Our 16th episode of Whiteboard Wednesday features Andy Welkley, Product Marketing Manager for MRI Software, covers MRI Fixed Asset Software. Andy covers how duplicate entries associated with manual tracking of fixed assets for real estate companies presents risk and inaccuracies. Andy also covers how MRI’s Fixed Asset software automatically tracks, journalizes, and depreciates assets for real estate organizations.
Andy Welkley: Hi, welcome to today’s edition of Whiteboard Wednesday. My name is Andy Welkley, and today we’re going to cover fixed assets. Why are we diving into this topic today? Well, a recent study by the AMR found that over 65% of fixed assets data is either incomplete or missing altogether, and this can pose a real risk to organizations as they track their fixed assets either for tax purposes, compliance purposes or insurance purposes. Let’s dive into how these errors happen.
First of all, we find a lot of organizations using spreadsheets to manage an account for their fixed assets. Let’s see how that process generally works. In many cases, an entry into the general ledger gets made, whether it’s from an invoice or another source, that journal entry tracks the creation of a fixed asset, the transaction that formed it.
What then has to happen is a similar entry needs to be made to a spreadsheet. Right out the gate, we’ve got a double entry, some redundant processes which take time and resources to make both of these entries. At the same time, we’re also applying formulas in the spreadsheet to account for the depreciation that is going to be upcoming during the life of that fixed asset.
We face more challenges here. First of all, we see that data errors can be made in the formulas as well. Formulas are often copied and pasted from cell to cell or from spreadsheet to spreadsheet, which introduces more risk into the process. We also can’t see those formulas as most of the time the data is what shows in the spreadsheet. We don’t have the visibility that we’d like to have when we look at our fixed assets inventory.
The third problem is access. Who maintains that spreadsheet? What type of access do other people in the organization have to that information? You can see that the host of problems even grows there. Is there ability to track who has accessed that information, who’s entered that information, when they did it? We see challenges around audit trail when we’re using spreadsheets.
Finally, security. Is it a log in or log out process or procedure? Does anyone have access to that information? We can see a host of challenges caused simply by the choice to use a spreadsheet. Now let’s dive a little deeper into the processes. Once that fixed asset is entered into the spreadsheet, we do a depreciation calculation. That depreciating calculation then must be entered all the way back up into the general ledger.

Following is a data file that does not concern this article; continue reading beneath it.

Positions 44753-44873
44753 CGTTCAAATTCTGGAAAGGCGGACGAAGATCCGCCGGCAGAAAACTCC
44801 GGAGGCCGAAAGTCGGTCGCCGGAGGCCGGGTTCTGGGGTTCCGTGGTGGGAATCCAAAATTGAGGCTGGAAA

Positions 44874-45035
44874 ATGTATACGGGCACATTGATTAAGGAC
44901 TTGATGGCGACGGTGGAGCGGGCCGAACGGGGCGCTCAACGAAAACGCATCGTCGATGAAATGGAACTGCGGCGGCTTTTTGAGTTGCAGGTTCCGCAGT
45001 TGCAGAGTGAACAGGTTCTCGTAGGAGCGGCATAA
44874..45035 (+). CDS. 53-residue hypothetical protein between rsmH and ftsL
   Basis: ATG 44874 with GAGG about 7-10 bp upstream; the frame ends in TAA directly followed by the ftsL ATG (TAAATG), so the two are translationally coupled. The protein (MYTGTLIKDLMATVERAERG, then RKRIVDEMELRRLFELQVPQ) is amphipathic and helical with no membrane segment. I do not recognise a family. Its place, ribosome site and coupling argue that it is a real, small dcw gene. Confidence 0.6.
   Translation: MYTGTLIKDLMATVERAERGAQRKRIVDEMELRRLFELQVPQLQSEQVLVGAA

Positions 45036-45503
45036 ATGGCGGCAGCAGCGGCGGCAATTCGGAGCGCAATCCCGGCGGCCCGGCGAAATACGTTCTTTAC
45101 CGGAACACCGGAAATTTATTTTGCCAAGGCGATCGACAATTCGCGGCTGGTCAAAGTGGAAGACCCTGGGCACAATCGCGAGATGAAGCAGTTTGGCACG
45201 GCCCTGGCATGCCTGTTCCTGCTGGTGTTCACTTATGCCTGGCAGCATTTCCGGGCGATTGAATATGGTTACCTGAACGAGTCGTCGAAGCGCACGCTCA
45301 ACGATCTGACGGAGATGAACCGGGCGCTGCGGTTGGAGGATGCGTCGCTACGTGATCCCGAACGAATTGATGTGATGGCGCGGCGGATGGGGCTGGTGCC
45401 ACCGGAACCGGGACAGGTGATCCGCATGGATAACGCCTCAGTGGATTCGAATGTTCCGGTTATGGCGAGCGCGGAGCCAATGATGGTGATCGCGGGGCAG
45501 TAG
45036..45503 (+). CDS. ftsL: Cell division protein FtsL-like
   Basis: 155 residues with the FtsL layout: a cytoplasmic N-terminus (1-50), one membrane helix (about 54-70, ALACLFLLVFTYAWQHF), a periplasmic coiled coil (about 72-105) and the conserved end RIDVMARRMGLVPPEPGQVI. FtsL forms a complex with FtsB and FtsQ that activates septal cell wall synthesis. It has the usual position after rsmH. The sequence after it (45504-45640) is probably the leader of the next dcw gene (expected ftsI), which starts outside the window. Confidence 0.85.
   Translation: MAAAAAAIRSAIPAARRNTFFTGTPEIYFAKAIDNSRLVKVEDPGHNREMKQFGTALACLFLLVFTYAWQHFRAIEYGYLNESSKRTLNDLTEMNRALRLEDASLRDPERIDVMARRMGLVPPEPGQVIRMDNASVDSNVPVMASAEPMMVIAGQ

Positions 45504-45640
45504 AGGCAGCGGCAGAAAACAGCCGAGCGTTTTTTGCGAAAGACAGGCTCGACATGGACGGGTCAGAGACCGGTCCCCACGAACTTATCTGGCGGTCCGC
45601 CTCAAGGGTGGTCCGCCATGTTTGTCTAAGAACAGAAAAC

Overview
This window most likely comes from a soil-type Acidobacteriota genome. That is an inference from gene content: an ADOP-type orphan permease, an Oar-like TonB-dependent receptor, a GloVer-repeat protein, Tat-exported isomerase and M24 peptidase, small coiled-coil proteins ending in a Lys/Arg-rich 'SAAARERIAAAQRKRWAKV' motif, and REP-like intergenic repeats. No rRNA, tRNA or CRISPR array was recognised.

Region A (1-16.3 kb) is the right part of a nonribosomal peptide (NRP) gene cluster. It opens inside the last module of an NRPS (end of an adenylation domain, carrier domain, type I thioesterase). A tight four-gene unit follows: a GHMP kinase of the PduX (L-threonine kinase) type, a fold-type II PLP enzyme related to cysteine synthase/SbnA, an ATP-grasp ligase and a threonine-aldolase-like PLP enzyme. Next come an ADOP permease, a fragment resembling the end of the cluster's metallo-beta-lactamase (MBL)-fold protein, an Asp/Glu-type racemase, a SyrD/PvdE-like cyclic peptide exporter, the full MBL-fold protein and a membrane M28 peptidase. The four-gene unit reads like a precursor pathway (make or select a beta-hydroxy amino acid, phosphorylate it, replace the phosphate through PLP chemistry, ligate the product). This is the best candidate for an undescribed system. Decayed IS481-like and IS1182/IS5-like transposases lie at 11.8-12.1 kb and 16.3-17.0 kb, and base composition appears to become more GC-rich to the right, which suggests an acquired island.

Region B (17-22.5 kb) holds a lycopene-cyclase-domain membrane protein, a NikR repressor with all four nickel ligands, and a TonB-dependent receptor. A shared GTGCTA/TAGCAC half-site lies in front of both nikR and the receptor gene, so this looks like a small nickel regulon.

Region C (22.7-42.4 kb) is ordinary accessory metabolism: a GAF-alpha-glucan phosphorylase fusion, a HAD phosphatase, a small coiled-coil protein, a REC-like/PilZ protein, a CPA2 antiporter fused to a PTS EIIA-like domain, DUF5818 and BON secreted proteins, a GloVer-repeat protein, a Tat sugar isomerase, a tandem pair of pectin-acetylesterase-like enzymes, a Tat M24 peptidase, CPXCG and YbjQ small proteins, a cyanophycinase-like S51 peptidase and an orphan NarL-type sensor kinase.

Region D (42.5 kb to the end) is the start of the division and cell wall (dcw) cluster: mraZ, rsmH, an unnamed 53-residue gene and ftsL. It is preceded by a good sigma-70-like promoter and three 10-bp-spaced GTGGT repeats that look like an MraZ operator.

Again, we have two processes that are in place. One happens in the spreadsheet. A second process has to happen as we journalize that depreciation back to the general ledger. We have to do that every time the depreciation schedule takes effect. We, again, are ripe for error as we increase the variability in our process. We have a very time-consuming process. We introduce a great deal of risk into the process.
As you can tell by the AMR report, there’s a tremendous amount of error that is introduced into this process. How can that be solved using an automated fixed asset tool? With MRI, our fixed asset tool is directly integrated with the general ledger. You have many sources and pathways into this fixed asset life cycle. You could have a piece of equipment or other fixed assets that you enter into the general ledger either through a journal entry or an invoice. That automatically creates the fixed asset over in your fixed asset tool. The pathway could be in the reverse as well.
You could choose to enter a fixed asset into the fixed asset tool and it will automatically journalize in the general ledger. Here we’ve reduced the number of steps and processes that are needed when we look at a general ledger system versus a spreadsheet. It’s just one entry. We’ve reduced the potential for error. We can also identify the depreciation schedule right in the fixed asset tool that we’re going to employ. Now we’ve run that calculation, and that calculation is automatically journalized back into the general ledger.
Again, one step, automated procedures that reduce the risk of error and reduce the risk of the chances that we have to make a mistake as we move things back to the general ledger. Now, if we decide to dispose of an asset, we can do that either in the general ledger or from the fixed asset tool. Again, all that information is processed one time through the system, through the life cycle of that asset.
Finally, when we look at a spreadsheet and a general ledger set up, it’s very difficult to report on this information or even more difficult to forecast, because we’re looking at historical data. We’ve taken a depreciation and we’ve moved it back to the general ledger. With a system like this, we can look forward as well as backward in our reporting and forecast the position we’ll be in as our fixed assets proceed through their life cycle or they’re disposed off.
When we use a fixed asset tool, we reduce compliance risks, we save time, we improve accuracy and visibility, and we create an audit trail. All these things promote a benefit to the organization, and I think it’s time that we showed some appreciation for those that manage the depreciation. That’s your Whiteboard Wednesday for today. I’m Andy Welkley, thanks for your time and we’ll see you again.